Moral Orel

Wilkie’s article on surrealism and satire in Monty Python reminded me of Adult Swim’s gone-too-soon Moral Orel. As the Pythons were influenced by the Goons with a satirical twist (214), so was Moral Orel of the Lutheran Church-produced Davey and Goliath. Wilkie notes that ‘the Pythons took their critical lead from the British literary tradition of satire which aims to point out the follies of human behaviours, predicated on Johnathon Swift’s “techniques of irony and parody”, imbued with “astringent, intelligent glee”’ (215). The Pythons also “made comic capital out of the futility of life, taking as their stock-in-trade the simple disappointments and banalities of daily existence” (216). Moral Orel parodies the Christian “middle” America in its focus on Orel, a naive Christian boy, as he misinterprets God’s will/the pastor’s sermons to comedic effect. For example, in the premiere episode, Orel misunderstands the pastor to mean that dead people sin by not praising God (because they’re dead), which leads him to conjure up the dead as zombies (through very un-godly methods) who run around naked eating people. However, unlike in the Python’s satire which ‘is too weird and zany to contain real invective that bites or to hold up a “truthful” mirror to society that calls anyone to account’ (215), the show’s satire of evangelicals does hold a mirror that calls them out. After Orel’s father catches him taking off the clothes of the zombie, he gets mad at Orel- not for making a zombie apocalypse, but for letting them run around naked. The comedic element of the evangelicals being upset for the wrong thing is funny for its irony, as in the “accidentally-socialist” twitter memes. But as it draws attention to its irony and comedy, it also draws attention to the reality of fundamental religious teachings and their effects on the people- which is especially seen in “Alone”, (Season 3, Episode 4) which explores the lives of 3 unmarried women and is more dark than comedy.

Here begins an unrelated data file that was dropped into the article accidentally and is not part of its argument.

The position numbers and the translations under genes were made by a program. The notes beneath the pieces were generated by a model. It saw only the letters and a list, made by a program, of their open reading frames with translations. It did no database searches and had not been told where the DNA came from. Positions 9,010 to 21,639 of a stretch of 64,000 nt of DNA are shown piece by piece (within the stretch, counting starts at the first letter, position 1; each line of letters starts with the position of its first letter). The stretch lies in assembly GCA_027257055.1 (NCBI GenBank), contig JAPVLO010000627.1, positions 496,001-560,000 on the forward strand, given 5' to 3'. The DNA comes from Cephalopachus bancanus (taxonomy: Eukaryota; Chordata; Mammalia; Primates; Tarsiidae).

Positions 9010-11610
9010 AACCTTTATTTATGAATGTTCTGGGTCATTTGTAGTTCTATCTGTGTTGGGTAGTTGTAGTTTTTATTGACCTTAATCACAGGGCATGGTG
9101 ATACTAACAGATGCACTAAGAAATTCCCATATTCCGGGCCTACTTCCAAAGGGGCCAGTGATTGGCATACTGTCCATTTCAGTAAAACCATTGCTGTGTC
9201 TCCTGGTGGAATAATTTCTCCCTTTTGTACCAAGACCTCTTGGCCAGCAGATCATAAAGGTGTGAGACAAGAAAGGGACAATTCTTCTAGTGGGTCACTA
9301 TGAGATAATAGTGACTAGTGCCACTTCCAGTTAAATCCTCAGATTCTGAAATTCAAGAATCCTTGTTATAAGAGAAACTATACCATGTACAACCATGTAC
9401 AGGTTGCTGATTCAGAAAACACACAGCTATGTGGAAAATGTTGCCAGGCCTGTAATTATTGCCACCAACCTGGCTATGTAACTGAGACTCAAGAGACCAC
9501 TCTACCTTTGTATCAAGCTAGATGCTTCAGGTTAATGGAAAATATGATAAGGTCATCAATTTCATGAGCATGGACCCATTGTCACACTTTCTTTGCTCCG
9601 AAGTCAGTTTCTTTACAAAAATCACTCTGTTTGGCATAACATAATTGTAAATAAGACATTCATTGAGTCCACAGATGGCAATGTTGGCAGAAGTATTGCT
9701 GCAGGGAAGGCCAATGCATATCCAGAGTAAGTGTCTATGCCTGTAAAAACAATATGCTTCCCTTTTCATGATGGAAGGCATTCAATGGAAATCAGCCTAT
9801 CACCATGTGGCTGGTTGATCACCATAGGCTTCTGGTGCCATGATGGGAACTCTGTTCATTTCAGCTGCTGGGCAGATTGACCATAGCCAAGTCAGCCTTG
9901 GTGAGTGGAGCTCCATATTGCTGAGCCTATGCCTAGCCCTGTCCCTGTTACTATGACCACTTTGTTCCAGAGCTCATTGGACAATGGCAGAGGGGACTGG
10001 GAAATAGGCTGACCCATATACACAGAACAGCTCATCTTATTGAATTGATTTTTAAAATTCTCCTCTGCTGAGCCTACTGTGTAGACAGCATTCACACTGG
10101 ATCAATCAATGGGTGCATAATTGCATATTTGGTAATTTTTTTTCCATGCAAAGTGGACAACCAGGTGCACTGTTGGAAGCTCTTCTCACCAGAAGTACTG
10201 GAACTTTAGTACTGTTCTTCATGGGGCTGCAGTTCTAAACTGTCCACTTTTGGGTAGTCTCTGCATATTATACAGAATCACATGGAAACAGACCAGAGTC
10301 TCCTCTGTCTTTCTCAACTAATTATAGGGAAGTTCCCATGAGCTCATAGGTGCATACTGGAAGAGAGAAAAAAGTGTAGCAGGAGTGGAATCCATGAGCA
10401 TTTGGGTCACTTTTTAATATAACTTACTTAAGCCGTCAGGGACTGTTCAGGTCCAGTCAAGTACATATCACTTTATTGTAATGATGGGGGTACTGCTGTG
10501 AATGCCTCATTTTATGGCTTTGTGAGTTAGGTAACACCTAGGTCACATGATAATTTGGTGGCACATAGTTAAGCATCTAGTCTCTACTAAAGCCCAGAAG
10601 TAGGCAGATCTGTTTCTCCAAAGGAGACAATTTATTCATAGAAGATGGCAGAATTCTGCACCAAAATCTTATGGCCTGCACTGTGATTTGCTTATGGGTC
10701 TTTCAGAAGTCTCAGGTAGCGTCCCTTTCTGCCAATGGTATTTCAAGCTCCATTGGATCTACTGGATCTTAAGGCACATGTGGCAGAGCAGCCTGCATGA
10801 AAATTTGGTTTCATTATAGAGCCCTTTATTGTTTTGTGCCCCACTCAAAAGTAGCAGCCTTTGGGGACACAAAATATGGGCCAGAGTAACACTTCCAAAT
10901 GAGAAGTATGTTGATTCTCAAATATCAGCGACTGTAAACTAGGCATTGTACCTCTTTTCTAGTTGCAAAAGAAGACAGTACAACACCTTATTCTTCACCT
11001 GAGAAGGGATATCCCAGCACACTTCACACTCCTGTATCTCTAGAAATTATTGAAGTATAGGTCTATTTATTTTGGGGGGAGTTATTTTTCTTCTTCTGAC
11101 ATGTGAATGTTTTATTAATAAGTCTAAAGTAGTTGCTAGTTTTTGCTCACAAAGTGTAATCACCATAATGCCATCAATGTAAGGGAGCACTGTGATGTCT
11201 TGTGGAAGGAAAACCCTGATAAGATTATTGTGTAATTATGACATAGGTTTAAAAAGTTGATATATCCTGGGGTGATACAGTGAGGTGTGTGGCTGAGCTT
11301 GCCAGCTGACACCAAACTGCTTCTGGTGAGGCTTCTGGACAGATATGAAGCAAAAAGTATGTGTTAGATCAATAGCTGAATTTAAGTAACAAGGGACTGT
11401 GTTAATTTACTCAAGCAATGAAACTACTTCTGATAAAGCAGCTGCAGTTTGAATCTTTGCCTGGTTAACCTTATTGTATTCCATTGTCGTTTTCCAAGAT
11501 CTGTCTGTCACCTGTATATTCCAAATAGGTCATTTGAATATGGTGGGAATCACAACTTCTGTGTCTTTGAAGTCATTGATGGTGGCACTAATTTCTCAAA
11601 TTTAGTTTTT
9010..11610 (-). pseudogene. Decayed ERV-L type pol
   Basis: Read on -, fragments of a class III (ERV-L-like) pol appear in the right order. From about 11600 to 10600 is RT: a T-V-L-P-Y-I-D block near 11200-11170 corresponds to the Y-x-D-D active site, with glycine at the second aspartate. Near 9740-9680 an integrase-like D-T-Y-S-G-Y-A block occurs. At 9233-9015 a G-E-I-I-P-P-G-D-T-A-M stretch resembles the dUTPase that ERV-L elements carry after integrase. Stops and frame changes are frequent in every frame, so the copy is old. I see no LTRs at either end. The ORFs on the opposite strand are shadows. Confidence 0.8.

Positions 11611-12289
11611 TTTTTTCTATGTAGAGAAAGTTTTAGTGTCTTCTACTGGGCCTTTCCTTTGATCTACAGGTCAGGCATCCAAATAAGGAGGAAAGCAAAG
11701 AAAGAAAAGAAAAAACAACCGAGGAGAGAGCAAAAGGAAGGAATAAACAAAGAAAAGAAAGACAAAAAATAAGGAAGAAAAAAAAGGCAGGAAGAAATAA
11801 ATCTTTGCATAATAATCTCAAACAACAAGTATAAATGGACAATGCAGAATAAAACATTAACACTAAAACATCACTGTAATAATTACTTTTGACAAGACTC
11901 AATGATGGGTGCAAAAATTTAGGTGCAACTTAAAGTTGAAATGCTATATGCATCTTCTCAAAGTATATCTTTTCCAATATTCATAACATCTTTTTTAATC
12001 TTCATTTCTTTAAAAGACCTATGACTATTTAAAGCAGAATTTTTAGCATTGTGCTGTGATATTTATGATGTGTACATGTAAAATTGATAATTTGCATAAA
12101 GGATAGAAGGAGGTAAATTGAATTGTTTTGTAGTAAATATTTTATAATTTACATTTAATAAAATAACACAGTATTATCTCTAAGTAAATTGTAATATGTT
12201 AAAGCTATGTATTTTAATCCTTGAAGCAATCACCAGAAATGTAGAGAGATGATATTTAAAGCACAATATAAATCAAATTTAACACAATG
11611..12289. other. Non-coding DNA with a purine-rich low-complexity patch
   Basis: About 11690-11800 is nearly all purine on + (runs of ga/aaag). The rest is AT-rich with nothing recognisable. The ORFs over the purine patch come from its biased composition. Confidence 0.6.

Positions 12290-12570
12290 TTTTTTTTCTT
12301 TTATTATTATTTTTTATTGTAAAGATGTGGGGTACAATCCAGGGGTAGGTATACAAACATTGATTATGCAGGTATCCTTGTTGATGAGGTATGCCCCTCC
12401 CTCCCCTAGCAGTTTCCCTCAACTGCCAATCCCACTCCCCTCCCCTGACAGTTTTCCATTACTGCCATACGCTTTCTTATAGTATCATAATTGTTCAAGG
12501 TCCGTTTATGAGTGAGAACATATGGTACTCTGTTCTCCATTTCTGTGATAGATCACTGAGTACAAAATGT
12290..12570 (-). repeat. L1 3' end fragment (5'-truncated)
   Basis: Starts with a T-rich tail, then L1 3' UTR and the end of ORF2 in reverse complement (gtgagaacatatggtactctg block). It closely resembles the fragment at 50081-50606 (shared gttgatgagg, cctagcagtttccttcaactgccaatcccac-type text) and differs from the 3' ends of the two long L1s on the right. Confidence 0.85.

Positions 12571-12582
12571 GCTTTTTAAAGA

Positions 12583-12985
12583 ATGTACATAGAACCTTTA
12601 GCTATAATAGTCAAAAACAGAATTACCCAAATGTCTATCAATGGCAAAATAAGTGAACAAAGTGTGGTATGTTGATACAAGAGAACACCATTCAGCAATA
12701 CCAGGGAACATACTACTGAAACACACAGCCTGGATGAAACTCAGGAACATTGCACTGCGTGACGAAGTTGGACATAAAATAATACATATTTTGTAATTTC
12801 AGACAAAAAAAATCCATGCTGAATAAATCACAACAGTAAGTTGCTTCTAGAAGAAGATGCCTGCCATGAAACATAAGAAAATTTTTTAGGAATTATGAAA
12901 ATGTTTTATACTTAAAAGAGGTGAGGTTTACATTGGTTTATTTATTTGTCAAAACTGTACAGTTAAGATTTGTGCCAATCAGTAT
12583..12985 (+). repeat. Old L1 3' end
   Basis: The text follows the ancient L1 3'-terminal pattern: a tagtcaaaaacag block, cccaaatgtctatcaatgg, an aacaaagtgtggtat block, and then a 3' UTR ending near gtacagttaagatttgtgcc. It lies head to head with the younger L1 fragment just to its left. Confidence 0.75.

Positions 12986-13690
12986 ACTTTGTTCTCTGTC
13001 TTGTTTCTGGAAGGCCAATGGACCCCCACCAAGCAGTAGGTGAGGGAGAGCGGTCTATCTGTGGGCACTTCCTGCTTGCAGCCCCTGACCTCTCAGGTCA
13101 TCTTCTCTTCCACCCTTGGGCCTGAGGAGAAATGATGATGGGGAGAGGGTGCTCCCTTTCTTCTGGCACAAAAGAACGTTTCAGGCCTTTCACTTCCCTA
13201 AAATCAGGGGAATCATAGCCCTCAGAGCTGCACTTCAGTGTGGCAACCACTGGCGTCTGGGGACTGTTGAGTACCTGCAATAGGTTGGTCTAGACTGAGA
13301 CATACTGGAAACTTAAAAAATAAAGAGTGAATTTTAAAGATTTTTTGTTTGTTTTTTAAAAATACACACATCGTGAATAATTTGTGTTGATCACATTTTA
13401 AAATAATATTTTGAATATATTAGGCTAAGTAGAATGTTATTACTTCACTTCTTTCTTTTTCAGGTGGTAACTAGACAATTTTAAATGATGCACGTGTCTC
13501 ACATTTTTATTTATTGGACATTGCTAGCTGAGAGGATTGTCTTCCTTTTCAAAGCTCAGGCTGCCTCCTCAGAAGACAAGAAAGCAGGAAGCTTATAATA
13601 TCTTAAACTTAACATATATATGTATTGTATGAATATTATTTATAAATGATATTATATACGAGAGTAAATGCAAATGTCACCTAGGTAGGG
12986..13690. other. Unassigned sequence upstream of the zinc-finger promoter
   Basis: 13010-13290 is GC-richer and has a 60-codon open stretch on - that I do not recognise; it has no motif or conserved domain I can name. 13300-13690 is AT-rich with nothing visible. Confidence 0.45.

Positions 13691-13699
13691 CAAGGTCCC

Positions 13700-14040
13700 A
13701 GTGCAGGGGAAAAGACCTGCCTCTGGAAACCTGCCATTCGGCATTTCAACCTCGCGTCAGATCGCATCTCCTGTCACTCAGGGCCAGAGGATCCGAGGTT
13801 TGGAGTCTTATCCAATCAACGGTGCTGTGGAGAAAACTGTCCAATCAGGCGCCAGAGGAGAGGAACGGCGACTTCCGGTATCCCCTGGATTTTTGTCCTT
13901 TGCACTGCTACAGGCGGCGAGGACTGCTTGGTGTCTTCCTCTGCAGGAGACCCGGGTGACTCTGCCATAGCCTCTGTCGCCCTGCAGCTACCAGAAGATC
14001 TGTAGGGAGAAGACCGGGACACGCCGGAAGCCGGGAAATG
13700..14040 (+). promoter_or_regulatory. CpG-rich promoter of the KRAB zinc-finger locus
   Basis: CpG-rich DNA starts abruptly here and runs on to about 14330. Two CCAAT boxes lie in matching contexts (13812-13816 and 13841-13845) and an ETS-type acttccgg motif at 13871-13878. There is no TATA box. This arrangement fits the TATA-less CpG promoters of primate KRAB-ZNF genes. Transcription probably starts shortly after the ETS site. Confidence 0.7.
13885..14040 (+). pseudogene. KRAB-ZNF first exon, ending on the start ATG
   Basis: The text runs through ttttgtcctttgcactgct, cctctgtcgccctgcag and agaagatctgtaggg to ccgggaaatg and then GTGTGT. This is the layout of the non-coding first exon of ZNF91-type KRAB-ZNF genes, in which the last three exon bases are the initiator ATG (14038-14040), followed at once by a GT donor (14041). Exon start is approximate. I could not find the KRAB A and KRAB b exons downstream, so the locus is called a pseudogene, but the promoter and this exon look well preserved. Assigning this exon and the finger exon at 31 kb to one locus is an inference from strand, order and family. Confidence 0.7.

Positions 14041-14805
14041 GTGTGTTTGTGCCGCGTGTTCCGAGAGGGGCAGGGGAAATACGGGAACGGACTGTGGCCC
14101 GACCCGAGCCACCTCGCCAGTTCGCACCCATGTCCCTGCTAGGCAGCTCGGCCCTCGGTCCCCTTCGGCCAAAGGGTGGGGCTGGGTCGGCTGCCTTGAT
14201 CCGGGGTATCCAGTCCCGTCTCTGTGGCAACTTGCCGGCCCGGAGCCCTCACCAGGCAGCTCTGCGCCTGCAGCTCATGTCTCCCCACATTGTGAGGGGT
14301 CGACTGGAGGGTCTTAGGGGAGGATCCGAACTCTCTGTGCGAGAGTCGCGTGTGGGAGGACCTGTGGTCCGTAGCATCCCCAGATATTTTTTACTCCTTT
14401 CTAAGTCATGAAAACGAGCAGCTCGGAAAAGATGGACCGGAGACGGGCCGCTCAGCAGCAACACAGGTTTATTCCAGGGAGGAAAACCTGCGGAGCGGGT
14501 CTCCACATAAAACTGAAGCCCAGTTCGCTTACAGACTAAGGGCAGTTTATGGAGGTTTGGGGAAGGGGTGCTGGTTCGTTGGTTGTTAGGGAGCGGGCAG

Season 3, Episode 4: ‘Alone’ (Trigger Warning- rape, sexual assault)

One comment

  1. This is so interesting! I love what you have to say about the narrative situation of the comedy having an effect on its ultimate meaning and interpretation, though I would disagree with Wilkie insofar as I believe the Python’s lampooning of particularly upper, upper-middle and middle class British society, whilst definitely zany, offers a keen insight into the ludicrousness of social rituals of those classes. I am intrigued by Moral Orel though, and would love to hear more about what the relationship between the evangelical context of the comedy and the surrealist elements might offer in terms of insights into perceptions of evangelicalism by itself and others.

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